An exploration of the knowledge, attitudes and beliefs of Xhosa men concerning traditional circumcision

Froneman, Salome ; Kapp, Paul A. (2017-10)

CITATION: Froneman, S. & Kapp, P.A. 2017. An exploration of the knowledge, attitudes and beliefs of Xhosa men concerning traditional circumcision. African Journal of Primary Health care & Family Medicine, 9(1):a1454. doi:10.4102/phcfm.v9i1.1454.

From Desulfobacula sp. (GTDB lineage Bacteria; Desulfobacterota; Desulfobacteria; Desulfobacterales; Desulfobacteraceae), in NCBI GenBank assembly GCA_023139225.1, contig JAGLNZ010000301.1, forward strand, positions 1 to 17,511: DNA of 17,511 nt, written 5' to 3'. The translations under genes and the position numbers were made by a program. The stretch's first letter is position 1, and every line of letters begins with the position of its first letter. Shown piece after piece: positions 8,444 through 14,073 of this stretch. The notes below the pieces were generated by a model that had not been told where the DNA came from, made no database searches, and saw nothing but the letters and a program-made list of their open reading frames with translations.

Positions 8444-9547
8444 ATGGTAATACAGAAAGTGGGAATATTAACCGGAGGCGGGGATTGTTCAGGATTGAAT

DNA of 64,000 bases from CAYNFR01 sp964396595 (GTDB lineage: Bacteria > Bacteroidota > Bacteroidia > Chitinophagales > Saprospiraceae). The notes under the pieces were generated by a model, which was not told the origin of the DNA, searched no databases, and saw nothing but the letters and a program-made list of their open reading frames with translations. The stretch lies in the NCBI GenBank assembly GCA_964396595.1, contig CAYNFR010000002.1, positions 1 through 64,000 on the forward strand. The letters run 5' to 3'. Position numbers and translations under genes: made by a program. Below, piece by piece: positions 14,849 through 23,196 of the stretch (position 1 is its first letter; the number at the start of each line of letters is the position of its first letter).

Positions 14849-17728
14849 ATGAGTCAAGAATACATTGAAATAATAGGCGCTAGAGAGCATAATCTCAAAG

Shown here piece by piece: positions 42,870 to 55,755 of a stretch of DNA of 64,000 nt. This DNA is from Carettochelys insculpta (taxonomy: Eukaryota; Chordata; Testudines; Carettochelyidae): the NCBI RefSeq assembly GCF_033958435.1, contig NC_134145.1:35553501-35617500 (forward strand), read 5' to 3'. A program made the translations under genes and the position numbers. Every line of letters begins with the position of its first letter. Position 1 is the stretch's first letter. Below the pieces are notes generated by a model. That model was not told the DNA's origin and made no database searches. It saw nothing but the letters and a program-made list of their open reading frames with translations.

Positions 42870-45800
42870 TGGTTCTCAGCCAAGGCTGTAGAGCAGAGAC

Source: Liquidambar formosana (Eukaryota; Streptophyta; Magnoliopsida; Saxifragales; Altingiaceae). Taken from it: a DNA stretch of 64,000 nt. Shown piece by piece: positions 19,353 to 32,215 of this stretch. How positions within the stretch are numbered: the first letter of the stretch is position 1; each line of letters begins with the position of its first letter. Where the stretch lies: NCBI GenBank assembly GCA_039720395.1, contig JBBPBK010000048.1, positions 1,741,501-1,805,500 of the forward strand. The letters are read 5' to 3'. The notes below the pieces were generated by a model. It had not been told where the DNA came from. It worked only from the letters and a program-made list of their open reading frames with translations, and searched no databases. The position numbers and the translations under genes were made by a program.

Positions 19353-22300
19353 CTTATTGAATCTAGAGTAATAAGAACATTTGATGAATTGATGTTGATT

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Background: The practice of traditional circumcision is associated with considerable morbidity and mortality, yet there is a paucity of literature that provides an understanding of the cultural values that influence men to choose traditional rather than medical circumcision. The aim of this study was to better understand the culture surrounding traditional circumcision, with a view to addressing morbidity and mortality rates associated with the Xhosa male initiation rituals. We explored Xhosa men’s perceptions regarding the need for the risks and the social pressure to undergo traditional circumcision, the impact of non-initiation or failed initiation and the perceived barriers to obtaining medical help for the complications of traditional circumcisions. Methods: Individual in-depth interviews were conducted with 10 purposively sampled teenagers and adult men. The interviews were recorded, translated, transcribed and analysed using the framework method. Results: Traditional circumcision was seen as essential to Xhosa culture. Participants rationalised many reasons for participating, including personal growth and development, family and peer pressure, independence and knowledge gained, a connection with ancestors and initiation into manhood. Despite publicity of the dangers of traditional circumcision and the hardships they have to endure, most young men still saw this process as necessary and worthwhile. Conclusion: Traditional initiation and circumcision are here to stay. The majority of boys still trust the elders and supernatural processes to guide them. However, some participants welcomed government initiatives to reduce human error causing unnecessary death and suffering. Current systems to prevent morbidity and mortality are insufficient and should be prioritised.

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